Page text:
I’ve noticed a lot of posts lately about how the quality of Google’s search is declining. This is mainly due to content farms that churn out mediocre to low quality articles about every imaginable topic. They do this in the hopes that people will find their pages through Google and click on the ads there.
These content farms are things you have seen in search results before. They are sites like eHow, eZine Articles, HubPages, and Yahoo Answers among many others. And they are annoying as hell. I can’t remember ever finding a useful post on Yahoo Answers. Luckily, it seems that Google is finally trying to do something about it.
For some things, Google is great. I can type “Aljazeera” in and quickly find their English page without knowing the URL. For articles where I can’t remember who wrote them or where I read them, I can type a few keywords that I remember and retrieve them. But if I am doing any shopping I’m not going to Google. There is far too much spam and bias. I’ll go to Amazon or directly to a site. If I am looking for a somewhat credible answer to a not simply factual (Wikipedia) sort of question, I’m not likely going to search Google. Or if I do, I am often disappointed.
This was part of what I was trying to get at in my information landscape post earlier this month. Google is not magic and can’t do everything. It often fails us, and we lower our standards for it because we believe that it’s magic. It seems like these posts about lower quality search results could be used as teachable moments for students.
I observed another librarian teaching and she talked to students about sites like these. She pointed out things like the “belly fat” ads and how the content is normally pretty terrible. It seemed to work very well. Can we use this problem with search to help students become more discerning information consumers? Does anyone else talk about this?
A couple of days ago I was able to help a patron on Twitter with a question that they had about citations. It wasn’t directly addressed to the library though, so I almost missed it. A savvy marketing professor actually referred the student to the library on Twitter, which was very helpful.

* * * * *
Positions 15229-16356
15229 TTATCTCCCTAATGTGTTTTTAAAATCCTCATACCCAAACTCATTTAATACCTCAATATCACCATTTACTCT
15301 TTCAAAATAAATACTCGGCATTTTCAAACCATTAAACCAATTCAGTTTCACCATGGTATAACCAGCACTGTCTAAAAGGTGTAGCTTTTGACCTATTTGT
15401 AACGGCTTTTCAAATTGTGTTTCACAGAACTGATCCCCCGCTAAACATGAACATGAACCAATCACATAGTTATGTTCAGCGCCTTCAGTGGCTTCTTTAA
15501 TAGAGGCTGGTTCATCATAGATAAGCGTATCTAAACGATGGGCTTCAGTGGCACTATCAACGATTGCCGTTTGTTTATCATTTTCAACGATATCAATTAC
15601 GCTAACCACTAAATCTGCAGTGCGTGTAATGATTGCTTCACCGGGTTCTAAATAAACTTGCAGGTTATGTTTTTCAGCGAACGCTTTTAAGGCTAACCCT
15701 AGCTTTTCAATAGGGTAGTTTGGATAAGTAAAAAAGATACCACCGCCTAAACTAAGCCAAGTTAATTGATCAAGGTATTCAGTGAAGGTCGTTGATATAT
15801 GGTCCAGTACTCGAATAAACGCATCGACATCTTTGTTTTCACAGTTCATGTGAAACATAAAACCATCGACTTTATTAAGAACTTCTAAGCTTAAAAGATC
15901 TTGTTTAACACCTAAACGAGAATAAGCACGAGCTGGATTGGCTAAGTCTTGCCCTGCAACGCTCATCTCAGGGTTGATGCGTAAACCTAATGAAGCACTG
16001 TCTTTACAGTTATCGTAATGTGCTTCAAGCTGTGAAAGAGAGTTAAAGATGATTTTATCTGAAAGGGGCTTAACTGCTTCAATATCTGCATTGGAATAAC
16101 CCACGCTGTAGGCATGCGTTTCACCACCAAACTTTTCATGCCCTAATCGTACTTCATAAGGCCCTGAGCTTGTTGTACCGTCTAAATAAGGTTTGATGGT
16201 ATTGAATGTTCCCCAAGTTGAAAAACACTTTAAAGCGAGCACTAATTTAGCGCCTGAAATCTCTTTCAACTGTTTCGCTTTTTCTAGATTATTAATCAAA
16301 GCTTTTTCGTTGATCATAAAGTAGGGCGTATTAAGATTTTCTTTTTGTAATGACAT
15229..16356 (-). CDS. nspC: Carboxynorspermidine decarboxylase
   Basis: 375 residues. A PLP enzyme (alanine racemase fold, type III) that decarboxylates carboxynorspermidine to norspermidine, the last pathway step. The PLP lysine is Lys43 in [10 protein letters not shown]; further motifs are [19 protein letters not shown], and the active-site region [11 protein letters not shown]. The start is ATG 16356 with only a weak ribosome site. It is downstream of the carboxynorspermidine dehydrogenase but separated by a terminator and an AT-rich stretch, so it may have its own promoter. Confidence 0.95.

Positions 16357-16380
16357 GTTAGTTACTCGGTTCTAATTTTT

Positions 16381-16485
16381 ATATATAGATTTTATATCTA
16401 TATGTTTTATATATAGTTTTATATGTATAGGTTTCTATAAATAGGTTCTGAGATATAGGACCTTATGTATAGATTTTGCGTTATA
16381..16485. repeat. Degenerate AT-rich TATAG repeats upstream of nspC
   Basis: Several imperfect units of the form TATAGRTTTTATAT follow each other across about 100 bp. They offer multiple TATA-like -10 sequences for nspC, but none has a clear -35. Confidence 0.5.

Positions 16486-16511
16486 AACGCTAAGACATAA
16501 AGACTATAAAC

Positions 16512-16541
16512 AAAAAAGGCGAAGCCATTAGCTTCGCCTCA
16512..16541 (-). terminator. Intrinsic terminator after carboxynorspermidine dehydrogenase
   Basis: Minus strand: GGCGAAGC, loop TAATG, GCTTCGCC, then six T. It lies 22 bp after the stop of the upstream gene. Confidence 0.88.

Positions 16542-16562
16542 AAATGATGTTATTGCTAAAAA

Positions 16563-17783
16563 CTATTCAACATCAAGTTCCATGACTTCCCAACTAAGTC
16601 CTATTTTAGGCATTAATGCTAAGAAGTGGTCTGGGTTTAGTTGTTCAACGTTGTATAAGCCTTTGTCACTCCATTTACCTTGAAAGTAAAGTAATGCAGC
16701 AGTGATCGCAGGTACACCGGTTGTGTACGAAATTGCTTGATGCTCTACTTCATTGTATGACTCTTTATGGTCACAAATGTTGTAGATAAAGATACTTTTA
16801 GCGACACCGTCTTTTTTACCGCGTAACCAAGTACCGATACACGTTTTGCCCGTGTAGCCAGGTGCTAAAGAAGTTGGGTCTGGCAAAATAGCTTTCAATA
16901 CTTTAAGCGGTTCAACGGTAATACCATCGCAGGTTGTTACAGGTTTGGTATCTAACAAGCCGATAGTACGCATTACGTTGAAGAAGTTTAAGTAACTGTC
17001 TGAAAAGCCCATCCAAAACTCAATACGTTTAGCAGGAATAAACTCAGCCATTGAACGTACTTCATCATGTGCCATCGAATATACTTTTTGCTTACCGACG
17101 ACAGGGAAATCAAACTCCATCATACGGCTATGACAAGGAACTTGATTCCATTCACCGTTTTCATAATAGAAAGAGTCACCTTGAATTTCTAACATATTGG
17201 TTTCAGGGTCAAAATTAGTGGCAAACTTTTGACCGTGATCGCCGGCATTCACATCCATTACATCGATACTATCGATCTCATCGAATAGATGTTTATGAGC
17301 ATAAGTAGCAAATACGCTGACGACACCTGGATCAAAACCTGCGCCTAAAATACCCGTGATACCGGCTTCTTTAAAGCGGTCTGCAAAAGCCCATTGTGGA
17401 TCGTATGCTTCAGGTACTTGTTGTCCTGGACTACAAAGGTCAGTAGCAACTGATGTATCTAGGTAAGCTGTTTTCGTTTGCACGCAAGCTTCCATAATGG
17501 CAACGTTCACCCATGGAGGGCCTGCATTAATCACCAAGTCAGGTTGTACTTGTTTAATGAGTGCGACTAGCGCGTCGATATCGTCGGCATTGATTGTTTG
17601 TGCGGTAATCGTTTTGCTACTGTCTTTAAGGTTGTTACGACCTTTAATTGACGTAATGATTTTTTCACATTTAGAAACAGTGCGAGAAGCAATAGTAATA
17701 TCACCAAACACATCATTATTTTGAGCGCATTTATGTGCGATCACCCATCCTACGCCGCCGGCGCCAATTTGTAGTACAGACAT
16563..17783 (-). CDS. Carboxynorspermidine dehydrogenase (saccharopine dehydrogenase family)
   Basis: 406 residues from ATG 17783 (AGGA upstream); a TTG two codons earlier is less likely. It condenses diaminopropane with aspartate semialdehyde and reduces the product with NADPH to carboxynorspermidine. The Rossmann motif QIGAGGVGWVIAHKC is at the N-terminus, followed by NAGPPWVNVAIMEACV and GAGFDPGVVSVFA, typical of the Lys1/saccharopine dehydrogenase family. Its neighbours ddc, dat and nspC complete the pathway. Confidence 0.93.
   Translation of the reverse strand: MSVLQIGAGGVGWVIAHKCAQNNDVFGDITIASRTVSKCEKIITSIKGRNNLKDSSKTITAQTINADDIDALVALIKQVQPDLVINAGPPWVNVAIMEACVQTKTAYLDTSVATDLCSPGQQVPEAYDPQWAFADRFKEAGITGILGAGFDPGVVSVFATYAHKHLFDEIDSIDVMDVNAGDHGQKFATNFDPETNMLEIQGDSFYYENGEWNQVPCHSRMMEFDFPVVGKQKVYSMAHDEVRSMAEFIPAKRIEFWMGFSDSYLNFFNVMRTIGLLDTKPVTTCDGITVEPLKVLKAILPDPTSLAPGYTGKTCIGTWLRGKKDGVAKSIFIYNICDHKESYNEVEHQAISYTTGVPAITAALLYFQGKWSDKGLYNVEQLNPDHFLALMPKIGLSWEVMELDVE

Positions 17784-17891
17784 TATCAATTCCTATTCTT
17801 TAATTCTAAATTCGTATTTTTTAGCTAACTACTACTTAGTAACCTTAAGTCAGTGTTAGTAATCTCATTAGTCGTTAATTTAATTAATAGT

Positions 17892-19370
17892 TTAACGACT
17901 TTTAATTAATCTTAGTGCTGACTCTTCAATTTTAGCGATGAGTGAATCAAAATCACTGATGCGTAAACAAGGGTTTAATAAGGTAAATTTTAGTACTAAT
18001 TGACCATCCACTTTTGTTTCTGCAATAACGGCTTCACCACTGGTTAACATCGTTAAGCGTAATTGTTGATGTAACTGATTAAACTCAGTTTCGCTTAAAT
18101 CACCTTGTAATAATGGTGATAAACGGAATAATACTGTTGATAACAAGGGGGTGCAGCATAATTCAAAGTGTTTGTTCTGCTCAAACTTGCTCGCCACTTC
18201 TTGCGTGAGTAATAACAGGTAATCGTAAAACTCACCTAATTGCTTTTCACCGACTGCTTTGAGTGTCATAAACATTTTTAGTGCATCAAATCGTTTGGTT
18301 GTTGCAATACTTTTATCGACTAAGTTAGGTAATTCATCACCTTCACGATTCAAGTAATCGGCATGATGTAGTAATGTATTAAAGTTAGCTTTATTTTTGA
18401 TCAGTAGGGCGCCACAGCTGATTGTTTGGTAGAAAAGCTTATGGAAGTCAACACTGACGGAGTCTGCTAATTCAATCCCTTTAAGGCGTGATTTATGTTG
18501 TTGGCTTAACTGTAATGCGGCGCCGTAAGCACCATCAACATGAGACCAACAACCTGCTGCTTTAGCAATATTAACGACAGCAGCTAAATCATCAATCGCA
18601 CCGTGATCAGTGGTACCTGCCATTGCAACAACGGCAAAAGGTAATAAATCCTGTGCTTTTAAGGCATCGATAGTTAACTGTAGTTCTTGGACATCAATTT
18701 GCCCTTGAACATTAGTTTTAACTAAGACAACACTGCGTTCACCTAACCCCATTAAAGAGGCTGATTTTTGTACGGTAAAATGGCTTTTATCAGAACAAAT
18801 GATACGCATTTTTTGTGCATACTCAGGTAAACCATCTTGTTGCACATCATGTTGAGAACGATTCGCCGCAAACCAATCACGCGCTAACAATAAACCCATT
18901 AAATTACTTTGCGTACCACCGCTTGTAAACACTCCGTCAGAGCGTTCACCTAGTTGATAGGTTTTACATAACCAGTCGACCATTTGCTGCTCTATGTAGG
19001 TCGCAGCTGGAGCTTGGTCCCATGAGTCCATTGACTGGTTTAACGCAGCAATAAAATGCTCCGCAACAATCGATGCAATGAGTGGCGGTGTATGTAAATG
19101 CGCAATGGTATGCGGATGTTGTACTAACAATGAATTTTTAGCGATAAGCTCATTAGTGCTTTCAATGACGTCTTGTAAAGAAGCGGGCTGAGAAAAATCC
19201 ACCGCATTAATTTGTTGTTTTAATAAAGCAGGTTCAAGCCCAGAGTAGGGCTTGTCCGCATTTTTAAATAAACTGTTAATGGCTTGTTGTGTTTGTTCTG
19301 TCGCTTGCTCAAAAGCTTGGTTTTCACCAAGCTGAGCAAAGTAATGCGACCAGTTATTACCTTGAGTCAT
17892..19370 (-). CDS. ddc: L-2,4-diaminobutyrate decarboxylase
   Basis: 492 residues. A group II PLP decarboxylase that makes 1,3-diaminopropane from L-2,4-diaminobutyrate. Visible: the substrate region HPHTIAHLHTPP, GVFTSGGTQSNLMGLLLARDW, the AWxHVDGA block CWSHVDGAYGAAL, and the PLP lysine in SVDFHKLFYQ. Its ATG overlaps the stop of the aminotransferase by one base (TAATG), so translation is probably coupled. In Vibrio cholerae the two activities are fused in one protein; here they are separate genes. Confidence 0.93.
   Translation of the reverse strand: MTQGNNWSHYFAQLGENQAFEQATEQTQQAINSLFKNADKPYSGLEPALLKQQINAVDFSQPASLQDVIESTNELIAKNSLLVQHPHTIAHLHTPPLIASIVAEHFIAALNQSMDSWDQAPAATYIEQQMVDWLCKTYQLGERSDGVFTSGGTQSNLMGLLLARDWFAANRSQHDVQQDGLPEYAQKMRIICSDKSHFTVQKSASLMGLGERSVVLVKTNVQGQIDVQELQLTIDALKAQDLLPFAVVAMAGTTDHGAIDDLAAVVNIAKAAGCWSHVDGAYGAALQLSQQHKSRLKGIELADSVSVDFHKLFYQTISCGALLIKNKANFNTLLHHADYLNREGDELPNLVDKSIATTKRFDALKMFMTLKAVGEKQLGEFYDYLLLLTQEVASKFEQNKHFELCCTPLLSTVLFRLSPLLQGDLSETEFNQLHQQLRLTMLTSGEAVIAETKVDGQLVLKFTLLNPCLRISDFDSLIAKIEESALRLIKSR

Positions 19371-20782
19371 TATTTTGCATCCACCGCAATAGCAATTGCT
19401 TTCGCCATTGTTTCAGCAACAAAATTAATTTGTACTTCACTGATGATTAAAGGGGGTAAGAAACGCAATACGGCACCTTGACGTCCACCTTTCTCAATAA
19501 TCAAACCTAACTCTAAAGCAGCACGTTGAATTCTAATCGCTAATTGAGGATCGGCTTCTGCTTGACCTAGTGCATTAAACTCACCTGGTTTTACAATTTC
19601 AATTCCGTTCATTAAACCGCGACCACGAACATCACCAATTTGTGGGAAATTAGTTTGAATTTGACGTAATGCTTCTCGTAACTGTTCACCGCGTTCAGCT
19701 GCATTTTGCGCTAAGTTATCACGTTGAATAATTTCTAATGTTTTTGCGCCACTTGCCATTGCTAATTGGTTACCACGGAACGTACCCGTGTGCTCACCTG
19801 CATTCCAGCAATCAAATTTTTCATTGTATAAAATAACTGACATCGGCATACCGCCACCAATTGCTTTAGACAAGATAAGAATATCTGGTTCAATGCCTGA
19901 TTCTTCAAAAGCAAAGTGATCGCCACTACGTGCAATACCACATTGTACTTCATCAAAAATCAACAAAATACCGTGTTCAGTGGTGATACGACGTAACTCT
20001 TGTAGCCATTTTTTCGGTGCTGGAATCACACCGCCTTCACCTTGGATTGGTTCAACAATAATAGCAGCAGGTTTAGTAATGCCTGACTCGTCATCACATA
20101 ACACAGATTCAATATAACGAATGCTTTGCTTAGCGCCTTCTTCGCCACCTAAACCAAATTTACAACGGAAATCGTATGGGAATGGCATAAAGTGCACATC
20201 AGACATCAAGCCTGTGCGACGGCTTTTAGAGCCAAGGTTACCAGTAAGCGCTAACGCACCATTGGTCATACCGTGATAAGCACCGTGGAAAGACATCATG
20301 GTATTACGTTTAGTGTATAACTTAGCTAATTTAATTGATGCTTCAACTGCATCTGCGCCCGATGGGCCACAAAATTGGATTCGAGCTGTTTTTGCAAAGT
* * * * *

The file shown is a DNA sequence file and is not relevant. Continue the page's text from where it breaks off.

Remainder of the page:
This got me thinking though. There are likely a lot of potential library related questions on Twitter from our patrons that we miss because they might not be asking us or thinking of the library when they tweet. Patrons may be talking about proper citation or research though not @replying or DMing the library.
So, to remedy this and catch some of these questions I set up several alerts using Twitter’s advanced search. You can take advantage of the Boolean nature of the advanced search to make your searches very specific. I set up searches for:
- Tweets containing the word library
- Tweets containing the word cite
- Tweets containing the word research
- Tweets containing the word paper
- Tweets containing the word need AND book OR article OR books OR articles
All of these alerts I set up were within a 10-25 mile radius of the college to keep it targeted locally and keep hits managable. I keep these alerts in a folder in Google Reader.
Different libraries might run different searches. For example a public library around this time may run a search having to do with “tax help” or “taxes.” The searches can be tailored to your specific community, and they can be modified over time. I may find that some of the searches I’m running never return any useful hits. But something like the word “cite” or “citation” is not used that often. When it is, there’s a decent chance it’s something a library can help with.
What do other folks think? Are there other searches you would run? Is this just going out and looking for more work?